Different Types of Yarn Spinning System

Yarn Spinning:
The present participle of the verb ‘to spin’ used verbally, adjectivally, or as a noun, meaning process or the processes used in the production of yarns or filaments. The term ‘spinning’ may be defined as the process or processes used-

a) To produce either fibers or filaments from natural or synthetic polymers,


b) To convert natural or man made fibers (mmf) and filaments into yarns by twisting or other means of binding together the fibers or filaments. This provides a relatively fine continuous length of thread that has properties suitable for conversion into a fabric form or for use directly for sewing or rope making.

types of yarn spinning

The term may also apply to:

  1. The drafting and, where appropriate, the insertion of twist in natural or staple man-made fibers to form a yarn;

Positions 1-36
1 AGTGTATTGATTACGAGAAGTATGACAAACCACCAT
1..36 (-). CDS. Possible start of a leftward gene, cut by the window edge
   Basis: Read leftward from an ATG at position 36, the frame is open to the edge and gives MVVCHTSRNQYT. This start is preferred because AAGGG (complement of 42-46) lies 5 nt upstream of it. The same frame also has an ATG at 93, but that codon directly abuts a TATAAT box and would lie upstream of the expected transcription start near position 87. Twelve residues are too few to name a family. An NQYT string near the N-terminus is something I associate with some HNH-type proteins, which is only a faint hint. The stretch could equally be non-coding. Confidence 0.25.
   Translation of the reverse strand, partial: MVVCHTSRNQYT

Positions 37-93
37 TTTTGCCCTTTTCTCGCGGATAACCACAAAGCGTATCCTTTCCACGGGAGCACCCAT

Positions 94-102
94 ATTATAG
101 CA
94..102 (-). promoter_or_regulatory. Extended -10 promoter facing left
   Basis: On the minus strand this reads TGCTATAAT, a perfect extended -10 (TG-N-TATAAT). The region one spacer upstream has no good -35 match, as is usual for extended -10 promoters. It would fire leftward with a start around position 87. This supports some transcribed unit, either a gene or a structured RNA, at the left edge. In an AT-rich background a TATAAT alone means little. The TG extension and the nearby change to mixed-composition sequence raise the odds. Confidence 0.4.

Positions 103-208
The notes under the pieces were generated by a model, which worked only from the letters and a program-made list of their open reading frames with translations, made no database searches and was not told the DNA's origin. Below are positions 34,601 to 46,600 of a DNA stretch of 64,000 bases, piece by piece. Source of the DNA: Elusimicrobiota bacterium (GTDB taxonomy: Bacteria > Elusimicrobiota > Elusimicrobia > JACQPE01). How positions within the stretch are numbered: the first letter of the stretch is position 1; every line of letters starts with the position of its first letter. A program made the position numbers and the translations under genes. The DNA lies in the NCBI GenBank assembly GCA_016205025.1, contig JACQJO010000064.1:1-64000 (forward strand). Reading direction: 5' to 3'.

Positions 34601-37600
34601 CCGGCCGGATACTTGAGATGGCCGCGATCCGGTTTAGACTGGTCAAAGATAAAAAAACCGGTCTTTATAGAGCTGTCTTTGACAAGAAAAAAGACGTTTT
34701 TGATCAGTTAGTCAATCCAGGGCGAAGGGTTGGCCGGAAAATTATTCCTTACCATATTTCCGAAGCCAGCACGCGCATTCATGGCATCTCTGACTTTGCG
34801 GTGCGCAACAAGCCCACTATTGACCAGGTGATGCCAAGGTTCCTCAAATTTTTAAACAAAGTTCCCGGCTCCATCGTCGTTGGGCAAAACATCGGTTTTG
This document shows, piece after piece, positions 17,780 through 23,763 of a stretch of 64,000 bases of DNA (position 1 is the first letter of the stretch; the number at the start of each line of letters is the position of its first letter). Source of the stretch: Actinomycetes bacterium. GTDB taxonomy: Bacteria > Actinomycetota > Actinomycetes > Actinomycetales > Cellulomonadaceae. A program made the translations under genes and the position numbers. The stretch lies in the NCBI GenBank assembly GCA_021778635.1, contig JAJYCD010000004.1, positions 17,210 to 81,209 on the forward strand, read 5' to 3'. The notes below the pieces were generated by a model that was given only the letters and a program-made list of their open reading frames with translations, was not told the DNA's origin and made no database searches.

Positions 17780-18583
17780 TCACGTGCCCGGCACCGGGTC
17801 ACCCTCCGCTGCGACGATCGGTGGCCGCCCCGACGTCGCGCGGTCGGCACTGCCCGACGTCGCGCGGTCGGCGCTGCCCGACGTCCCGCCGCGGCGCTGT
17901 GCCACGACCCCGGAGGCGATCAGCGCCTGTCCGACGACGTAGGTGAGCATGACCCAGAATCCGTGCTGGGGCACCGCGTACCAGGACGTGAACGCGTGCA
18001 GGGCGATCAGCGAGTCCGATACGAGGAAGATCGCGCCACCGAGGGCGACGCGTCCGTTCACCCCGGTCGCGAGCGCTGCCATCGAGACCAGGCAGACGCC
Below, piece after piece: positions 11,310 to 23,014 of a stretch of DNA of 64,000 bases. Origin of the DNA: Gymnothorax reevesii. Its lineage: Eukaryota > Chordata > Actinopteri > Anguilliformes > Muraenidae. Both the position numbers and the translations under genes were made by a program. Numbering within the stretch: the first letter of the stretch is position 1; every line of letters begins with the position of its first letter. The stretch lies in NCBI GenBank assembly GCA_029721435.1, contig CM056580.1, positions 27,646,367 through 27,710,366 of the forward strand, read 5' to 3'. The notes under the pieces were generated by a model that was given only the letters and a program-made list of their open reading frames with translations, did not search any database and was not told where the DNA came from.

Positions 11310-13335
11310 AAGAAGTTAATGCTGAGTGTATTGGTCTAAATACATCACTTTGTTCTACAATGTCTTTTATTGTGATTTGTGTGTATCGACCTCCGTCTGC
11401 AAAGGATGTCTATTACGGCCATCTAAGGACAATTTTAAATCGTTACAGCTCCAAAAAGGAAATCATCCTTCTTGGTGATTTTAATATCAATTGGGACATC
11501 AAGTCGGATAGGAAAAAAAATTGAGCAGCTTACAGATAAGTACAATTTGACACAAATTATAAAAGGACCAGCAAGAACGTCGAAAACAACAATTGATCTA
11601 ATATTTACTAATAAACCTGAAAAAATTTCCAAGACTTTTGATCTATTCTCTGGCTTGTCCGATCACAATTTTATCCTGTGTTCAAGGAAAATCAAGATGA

2. The extrusion of filaments by spiders or silkworms; or
  3. The production of filaments from glass, metals, fiber-forming polymers or ceramics.

In the spinning of man-made filaments, fiber-forming substances in the plastic or molten state, or in solution, are forced through the holes of a spinneret or die at a controlled rate. There are five general methods of spinning man-made filaments i.e. dispersion spinning, dry spinning, melt spinning, reaction spinning, and wet spinning, but combinations of these methods may be used.

In the bast and leaf-fiber industries, the terms ‘wet spinning’ and ‘dry spinning’ refer to the spinning of fibers into yarns in the wet state and in the dry state respectively.